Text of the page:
The other night I lay in my bed. Dave was out of town. V was tucked safely in her own room. O snoozed peacefully in her bassinet beside me. And I just lay there. On my back, arms and legs stretched out. And I just felt relief. Asked at that moment I would have said I never wanted to be touched again.

Of course that isn’t what I really want. And it isn’t possible.

I have a toddler who needs my touch. Needs a hug, needs help with a button, needs a hand to hold, a back to ride on, a leg to cling to.  Someone to stroke her hair and carry her when she is tired. She needs feet to stand on when she dances and a hand to hold the Kleenex when she blows. At 3 she is learning about privacy and autonomy, but she still feels she has rights to be on my body when she feels she needs it. The line between her body and my body is blurry in her mind.

I have a baby that needs my touch. My arms to hold her, my breast to drink from, my neck to nuzzle. To be carried by me and rocked by me and bathed by me. She needs me to clothe her and comfort her and fulfill all her needs. She is 3 months and she knows nothing about privacy or autonomy, my body is what keeps her alive. The line between her body and my body doesn’t exist.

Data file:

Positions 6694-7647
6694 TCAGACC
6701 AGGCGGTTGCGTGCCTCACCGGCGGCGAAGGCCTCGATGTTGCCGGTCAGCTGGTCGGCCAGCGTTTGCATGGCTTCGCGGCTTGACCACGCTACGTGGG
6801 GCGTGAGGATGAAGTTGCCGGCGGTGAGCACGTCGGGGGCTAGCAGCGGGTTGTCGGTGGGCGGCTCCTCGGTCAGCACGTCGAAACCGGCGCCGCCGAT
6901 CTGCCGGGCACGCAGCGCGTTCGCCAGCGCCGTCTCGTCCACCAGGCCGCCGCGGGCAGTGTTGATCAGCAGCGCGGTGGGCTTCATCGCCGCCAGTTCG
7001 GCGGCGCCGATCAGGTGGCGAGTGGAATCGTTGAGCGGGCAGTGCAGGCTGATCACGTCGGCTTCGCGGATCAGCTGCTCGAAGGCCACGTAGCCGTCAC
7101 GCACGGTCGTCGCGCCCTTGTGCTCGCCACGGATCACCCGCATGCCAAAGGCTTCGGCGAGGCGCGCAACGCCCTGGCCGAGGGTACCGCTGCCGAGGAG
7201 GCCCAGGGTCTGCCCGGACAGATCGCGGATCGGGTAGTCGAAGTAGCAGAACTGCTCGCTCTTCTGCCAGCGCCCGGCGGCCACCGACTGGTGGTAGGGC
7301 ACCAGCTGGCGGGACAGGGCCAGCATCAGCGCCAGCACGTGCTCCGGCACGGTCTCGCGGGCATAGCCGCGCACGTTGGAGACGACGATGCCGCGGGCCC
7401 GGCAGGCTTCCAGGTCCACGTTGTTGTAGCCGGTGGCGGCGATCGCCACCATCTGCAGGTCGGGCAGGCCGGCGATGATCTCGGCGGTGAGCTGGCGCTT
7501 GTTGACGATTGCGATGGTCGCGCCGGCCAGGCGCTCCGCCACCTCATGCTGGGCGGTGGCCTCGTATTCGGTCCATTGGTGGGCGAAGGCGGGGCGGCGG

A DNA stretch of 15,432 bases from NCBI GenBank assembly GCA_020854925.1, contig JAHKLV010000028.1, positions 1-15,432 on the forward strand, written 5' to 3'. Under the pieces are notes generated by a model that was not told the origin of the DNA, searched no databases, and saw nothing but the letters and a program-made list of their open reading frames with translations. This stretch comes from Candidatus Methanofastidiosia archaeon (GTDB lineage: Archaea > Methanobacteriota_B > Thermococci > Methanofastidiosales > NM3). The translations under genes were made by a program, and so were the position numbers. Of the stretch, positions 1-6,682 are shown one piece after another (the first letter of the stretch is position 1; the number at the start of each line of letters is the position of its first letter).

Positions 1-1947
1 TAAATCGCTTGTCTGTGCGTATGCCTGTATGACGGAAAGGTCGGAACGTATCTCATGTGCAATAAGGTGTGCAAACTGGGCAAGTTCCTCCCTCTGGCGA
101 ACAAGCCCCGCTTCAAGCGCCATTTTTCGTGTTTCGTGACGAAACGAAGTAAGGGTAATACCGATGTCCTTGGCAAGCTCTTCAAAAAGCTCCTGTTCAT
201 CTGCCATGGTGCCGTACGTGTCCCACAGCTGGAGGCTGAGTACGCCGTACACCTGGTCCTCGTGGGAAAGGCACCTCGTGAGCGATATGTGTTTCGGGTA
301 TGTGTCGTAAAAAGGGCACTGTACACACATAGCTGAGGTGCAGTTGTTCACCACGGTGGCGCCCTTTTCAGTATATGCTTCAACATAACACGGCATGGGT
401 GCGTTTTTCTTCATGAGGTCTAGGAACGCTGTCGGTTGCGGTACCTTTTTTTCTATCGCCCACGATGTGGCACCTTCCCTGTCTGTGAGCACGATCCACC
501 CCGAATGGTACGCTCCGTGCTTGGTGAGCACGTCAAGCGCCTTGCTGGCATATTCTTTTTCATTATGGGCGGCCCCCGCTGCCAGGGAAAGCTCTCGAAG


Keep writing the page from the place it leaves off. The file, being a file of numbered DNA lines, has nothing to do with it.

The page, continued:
I have a husband that needs my touch. Needs his back scratched and a shoulder to lean on and arms to hold him. He can dress himself and bathe himself and rock himself to sleep, but he still enters my space as a part of our daily life. He respects my privacy and my autonomy but wants my touch as much as I will give it.

All these things seem simple enough. A toddler who needs a hug. A baby who needs milk. A husband who needs a hand to hold. And it is simple, in some ways, but can feel quite complicated. The physical needs of those who love me are real and logical and I want to want to fulfill them. And I want to be free of them. Both the needs exist together, not only simultaneously but symbiotically. Without one, the other would not exist.

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The Least I Can Say

I could say so many things about politics in general and the American election coming up specifically. But for today, for now, just this. 

If there are immigrants, of ANY kind, living in your community, your duty as an American (or any other nationality, really) is to do NOTHING except show them kindness. You can extend that to whatever lengths you want, because kindness can mean so many things. But if you can’t muster even that, please examine yourself with honesty.